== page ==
After the 18th Amendment, disaster management has become a provincial subject, but provinces have failed to legislate on it. Therefore, provincial disaster management authorities appear to be governed under a federal legislation. Moreover, National Disaster Management Act 2010 (NDMA 2010) envisages formation of structures at the district (DDMAs) and lower levels of governance. The DDMA must be formed under the law in each district consist of nine members — representatives of the health, education, local councils and revenue departments as well as NGOs and media. In 2014, Sindh government established DDMAs in all 29 districts. This paper reported on April 20, 2017, “The District Disaster Management Authorities (DDMAs) — key players in dealing with any kind of calamity or disaster — have been lying non-functional for the last two years.” This is unfortunately true even today. The situation in the capital is also pathetic. Director Sanitation of Metropolitan Corporation of Islamabad claimed in April that nullahs in G-6 and G-7 were cleaned under the Clean and Green Pakistan initiative last. Nullahs (streams) of the city have not been cleared of debris the days (July 5 and 12) our team visited the nullahs. Sadly, the Supreme Court order of March 14 is being ignored too, which directed the authorities to clean the nullahs before flood season.

In short, except Rescue 1122, which is busy holding mock drills in districts, hardly anything visible is taking place.

And if websites are any indicator, most districts don’t show any form of fully functional disaster management authorities. Under the law local councils are to be responsible for disaster management. As powerful elected councils don’t suit to provincial political elite and civil bureaucracy, local councils were kept weak or abolished because strong local councils could make them accountable to public scrutiny. As a result, the 18th Amendment despite its many benefits including strengthening of the federation has miserably failed to improve governance in provinces and its most devastating impact could be felt at the district level and below as the provincial elite doesn’t want to share economic, administrative and political powers with local councils.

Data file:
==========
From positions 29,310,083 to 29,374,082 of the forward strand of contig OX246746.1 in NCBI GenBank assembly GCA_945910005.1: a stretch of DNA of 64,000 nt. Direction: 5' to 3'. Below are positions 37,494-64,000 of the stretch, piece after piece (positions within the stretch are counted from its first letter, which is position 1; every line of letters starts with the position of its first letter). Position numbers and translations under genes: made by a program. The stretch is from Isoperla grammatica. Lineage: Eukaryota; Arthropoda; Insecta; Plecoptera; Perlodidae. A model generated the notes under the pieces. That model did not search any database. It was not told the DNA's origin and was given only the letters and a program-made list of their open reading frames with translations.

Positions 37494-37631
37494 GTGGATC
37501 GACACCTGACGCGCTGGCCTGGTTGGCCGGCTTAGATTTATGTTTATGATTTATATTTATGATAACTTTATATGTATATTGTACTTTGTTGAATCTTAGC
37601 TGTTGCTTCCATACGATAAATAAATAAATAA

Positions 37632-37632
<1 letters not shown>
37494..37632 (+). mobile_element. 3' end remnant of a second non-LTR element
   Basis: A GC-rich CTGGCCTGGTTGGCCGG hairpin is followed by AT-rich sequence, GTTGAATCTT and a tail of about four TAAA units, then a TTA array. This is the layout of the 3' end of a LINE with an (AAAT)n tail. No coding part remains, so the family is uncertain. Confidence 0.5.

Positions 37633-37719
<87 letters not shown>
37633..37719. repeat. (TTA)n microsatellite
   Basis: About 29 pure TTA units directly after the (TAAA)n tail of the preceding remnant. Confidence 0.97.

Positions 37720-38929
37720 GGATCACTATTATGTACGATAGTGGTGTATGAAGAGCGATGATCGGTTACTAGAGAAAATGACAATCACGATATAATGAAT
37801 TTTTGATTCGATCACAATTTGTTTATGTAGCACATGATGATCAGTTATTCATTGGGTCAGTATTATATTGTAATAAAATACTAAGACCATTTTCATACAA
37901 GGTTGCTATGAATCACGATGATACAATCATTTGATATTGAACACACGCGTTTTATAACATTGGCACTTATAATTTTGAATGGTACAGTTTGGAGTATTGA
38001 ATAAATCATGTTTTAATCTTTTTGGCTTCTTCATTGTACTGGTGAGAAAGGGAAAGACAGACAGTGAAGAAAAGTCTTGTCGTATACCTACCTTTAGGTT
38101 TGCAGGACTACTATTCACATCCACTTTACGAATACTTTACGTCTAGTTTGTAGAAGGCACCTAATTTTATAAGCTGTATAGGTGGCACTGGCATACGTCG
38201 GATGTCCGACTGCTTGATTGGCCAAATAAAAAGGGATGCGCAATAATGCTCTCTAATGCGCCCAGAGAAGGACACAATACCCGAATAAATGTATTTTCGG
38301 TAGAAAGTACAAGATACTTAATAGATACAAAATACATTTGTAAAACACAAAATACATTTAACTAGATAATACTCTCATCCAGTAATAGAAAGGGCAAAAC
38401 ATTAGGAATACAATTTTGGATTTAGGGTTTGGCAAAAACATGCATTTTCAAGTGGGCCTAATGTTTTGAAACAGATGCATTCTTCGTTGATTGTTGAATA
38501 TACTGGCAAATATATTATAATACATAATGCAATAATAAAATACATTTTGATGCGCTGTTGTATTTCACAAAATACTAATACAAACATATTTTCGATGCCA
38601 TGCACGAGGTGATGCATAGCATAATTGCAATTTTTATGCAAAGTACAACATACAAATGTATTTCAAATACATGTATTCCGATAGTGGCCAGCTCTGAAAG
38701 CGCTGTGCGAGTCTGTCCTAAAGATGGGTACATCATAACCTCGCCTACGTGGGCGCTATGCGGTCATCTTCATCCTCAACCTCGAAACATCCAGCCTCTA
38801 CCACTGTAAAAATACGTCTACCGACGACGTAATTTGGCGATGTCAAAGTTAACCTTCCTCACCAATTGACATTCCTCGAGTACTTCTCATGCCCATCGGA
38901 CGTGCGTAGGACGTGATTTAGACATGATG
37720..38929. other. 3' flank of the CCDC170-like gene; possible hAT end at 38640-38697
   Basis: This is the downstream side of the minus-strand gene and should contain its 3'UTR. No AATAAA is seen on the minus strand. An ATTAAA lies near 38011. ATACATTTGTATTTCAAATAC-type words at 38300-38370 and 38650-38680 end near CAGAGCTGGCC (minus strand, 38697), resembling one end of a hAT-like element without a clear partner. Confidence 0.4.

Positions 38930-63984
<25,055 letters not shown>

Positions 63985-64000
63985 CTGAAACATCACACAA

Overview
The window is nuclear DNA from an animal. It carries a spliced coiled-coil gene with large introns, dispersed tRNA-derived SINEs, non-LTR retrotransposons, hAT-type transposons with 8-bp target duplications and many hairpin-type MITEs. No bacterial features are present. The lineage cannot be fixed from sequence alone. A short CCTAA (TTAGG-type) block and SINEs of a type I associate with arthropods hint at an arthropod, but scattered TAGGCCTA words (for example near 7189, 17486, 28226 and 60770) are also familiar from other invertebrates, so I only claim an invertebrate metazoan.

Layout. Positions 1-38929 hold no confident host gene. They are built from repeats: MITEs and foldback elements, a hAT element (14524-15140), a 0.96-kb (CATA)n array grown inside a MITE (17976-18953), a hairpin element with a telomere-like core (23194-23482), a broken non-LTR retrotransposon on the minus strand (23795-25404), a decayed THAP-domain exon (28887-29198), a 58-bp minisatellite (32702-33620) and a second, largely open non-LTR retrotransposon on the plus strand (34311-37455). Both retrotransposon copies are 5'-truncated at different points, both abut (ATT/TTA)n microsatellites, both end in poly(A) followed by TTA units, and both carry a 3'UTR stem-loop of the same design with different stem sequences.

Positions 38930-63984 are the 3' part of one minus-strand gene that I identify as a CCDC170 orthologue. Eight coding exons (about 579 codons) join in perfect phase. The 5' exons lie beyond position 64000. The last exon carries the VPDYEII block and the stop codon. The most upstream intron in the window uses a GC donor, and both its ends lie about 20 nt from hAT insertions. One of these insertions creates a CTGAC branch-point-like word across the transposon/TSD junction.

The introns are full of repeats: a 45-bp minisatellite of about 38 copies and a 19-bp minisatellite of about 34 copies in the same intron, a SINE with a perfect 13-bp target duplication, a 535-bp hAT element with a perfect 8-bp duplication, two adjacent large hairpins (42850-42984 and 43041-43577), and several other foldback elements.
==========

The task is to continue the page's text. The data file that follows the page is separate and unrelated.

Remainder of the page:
Governance has become whimsical. A district is lucky if the head of the district administration (DC) is efficient and hardworking. Its governance is likely to be better than a district where the administrator is not interested to serve the people. For instance, according to a flash survey the citizens in Faisalabad and Rawalpindi reported that lockdown and SOPs are being implemented more rigorously than Multan and Muzaffargarh.

The same is true as far as preparedness for the anticipated flood is concerned. Pattan Development Organisation, with whom I am associated, has been working with disaster-prone communities since the 1992 superfloods and is currently working along River Chenab between Trimmu Headworks to Head Muhammad Wala (District Muzaffargarh). Besides community-centred advocacy, we have been assisting flood prone communities to enhancing their resilience through training, drills, knowledge increase and by introducing community based early warning system. According to our partner communities and field teams some districts are following SOPs rigorously while others are not. But most reported that they didn’t see any officials checking strength of embankments, required repairs have not been done, safe places for evicted people have not been shared with riverine communities and civil society organisations, etc.

What is to be done? 1) Introduce local government system in all provinces that is empowered in the light of Article 140(A) of our Constitution; 2) synchronise the LG Acts with National Disaster Management Act 2010; 3) each province should enact provincial disaster management act; 4) build resilience of flood-prone people instead of too much focus on physical structures. Finally, amend the existing disaster management legislation in light of our context, social dynamics, cultural practices, needs of the people and environment. And this could be achieved only when the role of civil bureaucracy is rationalised and they are made accountable through structural reforms.

Published in The Express Tribune, July 28th, 2020.